accomplished = skilled or successful

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KDH

Senior Member
Korean
The online Cambridge dictionary equates "accomplished" with "skilled." (http://dictionary.cambridge.org/dictionary/american-english/accomplished) But I felt like "skilled" does not quite carry the meaning of "accomplished," so I googled both words and found the following wordreference link: http://forum.wordreference.com/threads/accomplished-skilled.1490282/

I find JulinaStuart's explanation quite strong, but it gives me another question: Can I replace accomplished with successful without altering the meaning and nuance of the word? If not, what do you think is the English word that has the closest meaning to "accomplished"?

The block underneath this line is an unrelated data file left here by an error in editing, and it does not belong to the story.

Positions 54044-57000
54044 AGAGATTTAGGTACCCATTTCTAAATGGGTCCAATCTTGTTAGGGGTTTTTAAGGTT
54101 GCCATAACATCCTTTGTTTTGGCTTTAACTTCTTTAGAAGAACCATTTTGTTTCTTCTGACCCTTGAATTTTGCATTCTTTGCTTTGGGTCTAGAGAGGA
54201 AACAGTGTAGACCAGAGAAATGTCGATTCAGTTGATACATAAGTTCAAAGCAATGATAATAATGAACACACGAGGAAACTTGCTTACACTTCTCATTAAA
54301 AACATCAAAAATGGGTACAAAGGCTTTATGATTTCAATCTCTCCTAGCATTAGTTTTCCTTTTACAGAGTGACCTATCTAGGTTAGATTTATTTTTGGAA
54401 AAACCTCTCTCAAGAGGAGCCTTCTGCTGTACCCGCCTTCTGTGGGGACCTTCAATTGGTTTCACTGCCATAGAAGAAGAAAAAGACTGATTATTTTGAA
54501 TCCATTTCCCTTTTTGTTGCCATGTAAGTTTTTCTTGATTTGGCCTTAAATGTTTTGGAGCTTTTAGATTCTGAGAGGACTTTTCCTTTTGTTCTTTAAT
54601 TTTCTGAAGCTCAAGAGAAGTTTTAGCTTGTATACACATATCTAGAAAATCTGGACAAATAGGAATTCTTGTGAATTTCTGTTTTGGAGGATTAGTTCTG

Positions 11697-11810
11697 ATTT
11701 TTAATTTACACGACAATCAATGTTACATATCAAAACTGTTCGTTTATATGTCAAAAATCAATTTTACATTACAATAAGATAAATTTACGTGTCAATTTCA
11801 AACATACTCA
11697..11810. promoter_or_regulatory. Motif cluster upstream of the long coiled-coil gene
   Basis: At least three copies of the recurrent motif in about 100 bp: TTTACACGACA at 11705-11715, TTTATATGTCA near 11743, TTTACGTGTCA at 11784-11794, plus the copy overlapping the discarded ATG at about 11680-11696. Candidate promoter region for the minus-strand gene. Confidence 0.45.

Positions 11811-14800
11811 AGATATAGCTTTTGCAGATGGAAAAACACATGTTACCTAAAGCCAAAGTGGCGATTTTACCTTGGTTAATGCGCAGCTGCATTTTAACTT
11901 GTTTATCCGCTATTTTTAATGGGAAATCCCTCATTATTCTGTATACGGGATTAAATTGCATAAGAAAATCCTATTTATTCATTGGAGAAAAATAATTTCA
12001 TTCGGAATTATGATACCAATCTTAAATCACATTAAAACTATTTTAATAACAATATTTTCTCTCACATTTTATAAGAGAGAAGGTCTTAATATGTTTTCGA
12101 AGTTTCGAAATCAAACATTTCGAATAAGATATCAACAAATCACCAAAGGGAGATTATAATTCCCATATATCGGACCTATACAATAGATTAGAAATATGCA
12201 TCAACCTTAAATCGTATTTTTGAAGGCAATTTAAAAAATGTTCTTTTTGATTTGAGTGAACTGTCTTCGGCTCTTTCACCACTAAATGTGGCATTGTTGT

• se16teddy

    Senior Member
    English - England
    Accomplished = skilled.
    It means that you have developed a particular skill until it is complete. You have accomplished the task of learning the skill. You are fully formed in that area.
     

    JamesM

    Senior Member
    Someone can be very accomplished and not successful (in the monetary sense). I don't think you should substitute successful for accomplished. "Expert" might be close to "accomplished".
     
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